An external nasal valve collapse results from weakness or narrowness in the nasal valve, the thinnest portion of the nasal airway. Trauma to the nose or mistakes made during the original rhinoplasty procedure often results in this type of deformity.
  • Pinched Tip
    A nasal tip that appears too narrow, or “pinched”. Some patients are born with a pinched tip, but this type of deformity is often the result of over resection of the tip cartilages during the original rhinoplasty procedure.
  • Pointy Nasal Tip
    A nasal tip that appears pointy essentially means that the alar cartilages are too prominent and appear too pointy, or stick out too much. Many patients are born with pointy nasal tips. This deformity is more common in individuals with thin skin.
  • Open Roof Deformity
    This occurs when a space is formed when the nasal bones do not come together near the top of the nose. An open roof deformity makes the nose appear excessively wide. Typically, the nasal skin grows or droops, and vertical lines or depressions start to appear.
  • Cleft Lip Nose Deformity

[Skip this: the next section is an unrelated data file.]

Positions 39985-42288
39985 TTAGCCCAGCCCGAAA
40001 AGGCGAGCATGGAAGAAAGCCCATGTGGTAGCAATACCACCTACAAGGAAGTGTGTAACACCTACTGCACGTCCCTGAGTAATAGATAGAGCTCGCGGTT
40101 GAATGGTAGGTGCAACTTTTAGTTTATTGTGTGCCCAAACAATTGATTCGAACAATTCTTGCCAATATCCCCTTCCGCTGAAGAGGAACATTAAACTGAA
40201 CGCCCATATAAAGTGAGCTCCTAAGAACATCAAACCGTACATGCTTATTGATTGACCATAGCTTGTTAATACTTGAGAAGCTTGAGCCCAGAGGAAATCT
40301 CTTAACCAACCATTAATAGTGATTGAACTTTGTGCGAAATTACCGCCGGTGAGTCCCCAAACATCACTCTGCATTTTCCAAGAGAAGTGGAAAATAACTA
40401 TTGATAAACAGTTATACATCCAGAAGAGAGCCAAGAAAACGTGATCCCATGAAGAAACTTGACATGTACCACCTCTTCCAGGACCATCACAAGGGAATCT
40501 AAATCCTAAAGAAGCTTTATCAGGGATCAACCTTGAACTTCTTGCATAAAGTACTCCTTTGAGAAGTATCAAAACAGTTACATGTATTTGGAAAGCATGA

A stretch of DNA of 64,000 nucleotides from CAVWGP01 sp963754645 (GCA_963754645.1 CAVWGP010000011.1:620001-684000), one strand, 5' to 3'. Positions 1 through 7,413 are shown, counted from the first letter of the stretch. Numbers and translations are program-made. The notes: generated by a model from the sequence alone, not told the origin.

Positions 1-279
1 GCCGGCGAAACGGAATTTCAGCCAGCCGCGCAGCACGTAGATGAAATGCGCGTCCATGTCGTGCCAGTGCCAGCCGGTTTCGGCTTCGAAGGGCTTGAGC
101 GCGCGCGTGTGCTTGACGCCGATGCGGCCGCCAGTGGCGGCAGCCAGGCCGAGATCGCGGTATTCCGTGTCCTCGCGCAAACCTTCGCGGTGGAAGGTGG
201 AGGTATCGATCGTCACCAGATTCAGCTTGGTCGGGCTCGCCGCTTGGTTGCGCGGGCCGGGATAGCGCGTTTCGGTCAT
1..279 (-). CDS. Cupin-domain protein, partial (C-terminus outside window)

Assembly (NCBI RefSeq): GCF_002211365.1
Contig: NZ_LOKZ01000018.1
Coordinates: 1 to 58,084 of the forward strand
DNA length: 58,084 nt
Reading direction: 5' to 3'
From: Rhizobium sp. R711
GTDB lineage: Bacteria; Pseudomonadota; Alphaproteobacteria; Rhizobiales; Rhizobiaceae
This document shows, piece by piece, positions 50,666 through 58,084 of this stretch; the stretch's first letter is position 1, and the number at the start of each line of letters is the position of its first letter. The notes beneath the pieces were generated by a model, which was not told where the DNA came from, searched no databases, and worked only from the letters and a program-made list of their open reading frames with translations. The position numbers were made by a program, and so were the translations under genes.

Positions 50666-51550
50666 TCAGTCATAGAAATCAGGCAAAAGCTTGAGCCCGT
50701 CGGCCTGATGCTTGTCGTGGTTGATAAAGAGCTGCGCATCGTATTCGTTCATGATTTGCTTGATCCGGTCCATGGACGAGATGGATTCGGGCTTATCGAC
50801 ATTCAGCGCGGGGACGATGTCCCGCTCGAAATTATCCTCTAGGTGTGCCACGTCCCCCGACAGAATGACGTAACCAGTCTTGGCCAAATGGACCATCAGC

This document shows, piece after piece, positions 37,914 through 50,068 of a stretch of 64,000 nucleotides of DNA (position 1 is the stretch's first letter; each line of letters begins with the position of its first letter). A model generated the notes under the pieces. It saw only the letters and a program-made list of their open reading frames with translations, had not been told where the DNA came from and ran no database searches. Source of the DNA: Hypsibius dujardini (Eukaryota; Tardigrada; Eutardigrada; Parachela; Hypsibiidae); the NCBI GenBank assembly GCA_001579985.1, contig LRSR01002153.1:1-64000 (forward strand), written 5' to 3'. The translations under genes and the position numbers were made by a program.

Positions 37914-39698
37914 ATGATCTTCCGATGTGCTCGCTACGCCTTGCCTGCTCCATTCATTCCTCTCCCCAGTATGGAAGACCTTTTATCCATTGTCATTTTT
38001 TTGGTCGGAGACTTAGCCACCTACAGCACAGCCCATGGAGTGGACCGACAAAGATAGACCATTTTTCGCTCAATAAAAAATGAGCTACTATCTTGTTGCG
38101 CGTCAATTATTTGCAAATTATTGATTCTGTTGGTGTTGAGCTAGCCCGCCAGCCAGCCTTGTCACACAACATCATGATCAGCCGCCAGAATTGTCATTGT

Cleft lip nose deformity is a common birth defect that can severely impact a person’s appearance. In the United States, nearly all cleft lip nose deformities are corrected in infanthood, as failure to correct this deformity can result in developmental impairment, infection, and even death. Cleft lip nose patients commonly require additional surgery later in life to fully correct the deformity.
    Cleft lip nose occurs when the upper lip does not form completely in utero, leaving a separation or “cleft” in the lip. In minor cases, the cleft may appear as a small notch or bump on the upper lip. In other cases, the split may extend up to the nose, leaving an opening in the lip and lower nose.

Located in NYC, Dr. Sam Rizk draws on his years of surgical training and experience when performing complex rhinoplasties to correct nose deformity.

What Are the Potential Complications?